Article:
Upstream execution is often described as getting a transaction first before a known future transaction occurs. Bair says Secret protects against this at the protocol level because all interactions with smart contracts are encrypted and cannot be viewed even by network validators, “so all DeFi applications built on Secret Network are resilient by default,” he told me.

That said, Secret will still have to compete with the myriad of privacy projects already on – for example – Ethereum, like Automata. The Secret Network is a standalone blockchain and would still require a community of developers to succeed, compared to Ethereum and Polkadot, which are technically ahead of the curve, of sorts. But these blockchains are public by default. So, Secret’s hyper-focus on the privacy issue could still make Secret a major player in this space.

Bair commented, “Only programmable privacy can give users and developers this level of control in the DeFi world. Without programmable privacy, DeFi will never achieve mass adoption outside of purely speculative activity. Secret Network intends to become the foundation for new types of DeFi applications that better protect users while allowing traditional institutions to participate securely, with safeguards for sensitive data. Also, blockchains don’t need thousands of developers to be successful in the short term – they need the right developers building the first critical applications.

Additionally, Secret has it in its favor that due to the whole decentralized nature of blockchain, the space isn’t as much of a “win-win” environment as the general internet has become due to the growth of big Big Tech platforms – that would be contrary to the point of decentralization. As Bair told me: “Secret’s vision is to become a data privacy hub for all public blockchains, collaborating more than competing with networks like Ethereum (to which we already have a live bridge with over $100 million in locked assets).”

Secret Network claims that it was one of the first blockchains to offer privacy-preserving smart contracts, which it launched on the mainnet in September 2020. This means that all decentralized applications built on Secret Network have data privacy by default. The Secret Network blockchain itself is based on Cosmos SDK/Tendermint, which gives it its own independent consensus, on-chain governance, and features like slashing and delegation. It is secured by Secret Native Coin (SCRT), which must be staked by network validators and is used for transaction and computational fees as well as governance, the foundation said.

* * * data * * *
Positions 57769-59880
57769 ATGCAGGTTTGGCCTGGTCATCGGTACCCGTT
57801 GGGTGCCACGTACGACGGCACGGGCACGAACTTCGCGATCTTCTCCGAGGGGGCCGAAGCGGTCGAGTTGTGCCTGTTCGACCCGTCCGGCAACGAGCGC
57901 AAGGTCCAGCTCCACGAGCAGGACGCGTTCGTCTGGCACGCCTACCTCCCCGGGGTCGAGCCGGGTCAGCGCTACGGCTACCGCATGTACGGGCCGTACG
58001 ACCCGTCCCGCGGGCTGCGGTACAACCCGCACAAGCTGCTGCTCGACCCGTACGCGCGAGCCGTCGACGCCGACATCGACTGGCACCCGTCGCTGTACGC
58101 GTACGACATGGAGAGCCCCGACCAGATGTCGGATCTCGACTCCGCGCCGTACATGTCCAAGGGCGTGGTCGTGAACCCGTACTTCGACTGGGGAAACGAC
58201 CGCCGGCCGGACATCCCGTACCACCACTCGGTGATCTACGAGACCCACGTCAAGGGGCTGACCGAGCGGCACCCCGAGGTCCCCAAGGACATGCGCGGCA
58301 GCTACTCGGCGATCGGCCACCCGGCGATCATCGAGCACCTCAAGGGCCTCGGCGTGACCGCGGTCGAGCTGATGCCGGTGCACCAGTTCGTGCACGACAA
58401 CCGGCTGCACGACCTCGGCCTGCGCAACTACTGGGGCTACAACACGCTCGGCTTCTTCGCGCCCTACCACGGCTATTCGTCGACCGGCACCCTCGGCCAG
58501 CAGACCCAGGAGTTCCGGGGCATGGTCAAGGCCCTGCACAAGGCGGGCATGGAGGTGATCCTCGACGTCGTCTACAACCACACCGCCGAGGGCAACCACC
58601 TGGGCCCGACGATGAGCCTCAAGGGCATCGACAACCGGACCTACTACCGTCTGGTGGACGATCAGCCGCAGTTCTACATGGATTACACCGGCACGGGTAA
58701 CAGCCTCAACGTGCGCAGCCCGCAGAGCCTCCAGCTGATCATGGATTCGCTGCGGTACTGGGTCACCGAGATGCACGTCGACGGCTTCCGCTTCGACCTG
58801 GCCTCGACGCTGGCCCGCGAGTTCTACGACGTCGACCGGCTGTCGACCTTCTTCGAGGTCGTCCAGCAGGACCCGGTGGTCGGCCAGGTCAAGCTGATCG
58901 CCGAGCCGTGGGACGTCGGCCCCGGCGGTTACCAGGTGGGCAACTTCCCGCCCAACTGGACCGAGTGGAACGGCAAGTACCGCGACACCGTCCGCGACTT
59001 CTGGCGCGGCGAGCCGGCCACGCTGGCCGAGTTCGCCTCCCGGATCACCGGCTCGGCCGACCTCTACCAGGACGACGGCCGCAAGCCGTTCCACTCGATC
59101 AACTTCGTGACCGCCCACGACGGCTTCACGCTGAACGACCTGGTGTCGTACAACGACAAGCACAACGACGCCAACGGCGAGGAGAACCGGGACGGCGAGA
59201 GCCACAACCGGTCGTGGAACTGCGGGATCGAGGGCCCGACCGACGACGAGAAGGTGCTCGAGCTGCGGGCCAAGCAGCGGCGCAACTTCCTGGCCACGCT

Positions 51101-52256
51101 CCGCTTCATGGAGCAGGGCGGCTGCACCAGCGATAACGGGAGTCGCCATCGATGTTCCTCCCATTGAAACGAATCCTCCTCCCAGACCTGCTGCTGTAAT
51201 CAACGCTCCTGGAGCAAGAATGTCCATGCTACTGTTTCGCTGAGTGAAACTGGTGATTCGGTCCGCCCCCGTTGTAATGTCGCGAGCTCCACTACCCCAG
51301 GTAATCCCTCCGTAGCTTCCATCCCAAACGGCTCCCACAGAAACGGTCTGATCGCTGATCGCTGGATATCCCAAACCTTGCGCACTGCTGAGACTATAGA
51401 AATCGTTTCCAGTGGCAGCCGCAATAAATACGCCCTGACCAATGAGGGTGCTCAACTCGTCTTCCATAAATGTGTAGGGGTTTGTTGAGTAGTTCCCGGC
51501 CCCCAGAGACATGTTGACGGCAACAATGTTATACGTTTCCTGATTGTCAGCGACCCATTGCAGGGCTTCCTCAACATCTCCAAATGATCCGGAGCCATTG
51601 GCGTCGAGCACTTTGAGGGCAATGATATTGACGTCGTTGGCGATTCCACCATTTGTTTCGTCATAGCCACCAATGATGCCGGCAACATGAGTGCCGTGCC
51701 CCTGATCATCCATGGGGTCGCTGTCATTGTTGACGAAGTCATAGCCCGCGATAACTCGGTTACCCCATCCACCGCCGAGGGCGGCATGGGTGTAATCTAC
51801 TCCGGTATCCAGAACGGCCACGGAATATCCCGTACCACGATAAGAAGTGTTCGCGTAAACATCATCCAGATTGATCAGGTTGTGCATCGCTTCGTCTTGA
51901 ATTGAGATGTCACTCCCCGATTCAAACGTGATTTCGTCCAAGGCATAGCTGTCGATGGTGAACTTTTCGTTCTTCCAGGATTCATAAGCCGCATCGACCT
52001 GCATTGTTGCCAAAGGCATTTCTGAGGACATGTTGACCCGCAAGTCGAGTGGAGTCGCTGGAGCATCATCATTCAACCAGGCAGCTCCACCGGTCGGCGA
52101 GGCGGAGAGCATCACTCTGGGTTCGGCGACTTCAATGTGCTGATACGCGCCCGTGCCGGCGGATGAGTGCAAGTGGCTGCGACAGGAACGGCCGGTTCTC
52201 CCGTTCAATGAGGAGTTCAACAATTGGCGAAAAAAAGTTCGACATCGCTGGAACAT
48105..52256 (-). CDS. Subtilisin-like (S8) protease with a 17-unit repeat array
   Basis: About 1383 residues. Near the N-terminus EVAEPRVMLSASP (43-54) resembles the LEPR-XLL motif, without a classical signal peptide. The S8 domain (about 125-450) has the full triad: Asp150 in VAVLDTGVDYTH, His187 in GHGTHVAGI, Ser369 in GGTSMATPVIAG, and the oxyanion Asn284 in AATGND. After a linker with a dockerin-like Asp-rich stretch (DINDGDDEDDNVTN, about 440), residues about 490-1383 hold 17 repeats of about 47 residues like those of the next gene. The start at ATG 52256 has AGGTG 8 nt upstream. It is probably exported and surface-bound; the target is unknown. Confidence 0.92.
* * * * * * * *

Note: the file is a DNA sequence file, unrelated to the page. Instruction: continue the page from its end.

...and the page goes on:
Commenting on the investment, Michael Arrington, Founder of Arrington Capital, said, “Secret is the first blockchain ecosystem to put privacy first. Financial privacy is essential to individual freedom, and Arrington Capital has long been committed to financial privacy and censorship resistance. The rapid expansion of decentralized finance makes solutions like Secret Network a welcome addition to the DeFi ecosystem. (Arrington Capital was created by Arrington, who was also previously the founder of TechCrunch, but has no involvement with the stock these days).

Jamie Burke, founder of Outlier Ventures in the UK and funder Secret, told me, “Privacy will be key to the security and adoption of Web3, from DeFi to NFTs and beyond. Secret Network brings a new and unique privacy feature to the space, and as a result, we believe it will be fundamental to the next generation of successful Web3 apps.

Secret also receives support from DeFi players such as the Sienna network. Monty Munford, Chief Evangelist and Lead Contributor at privacy firm DeFi, told me, “Of all the networks around the world, we chose Secret because it was a yes-yes-yes mastermind. They understand privacy and we understand DeFi; it’s a match made in heaven.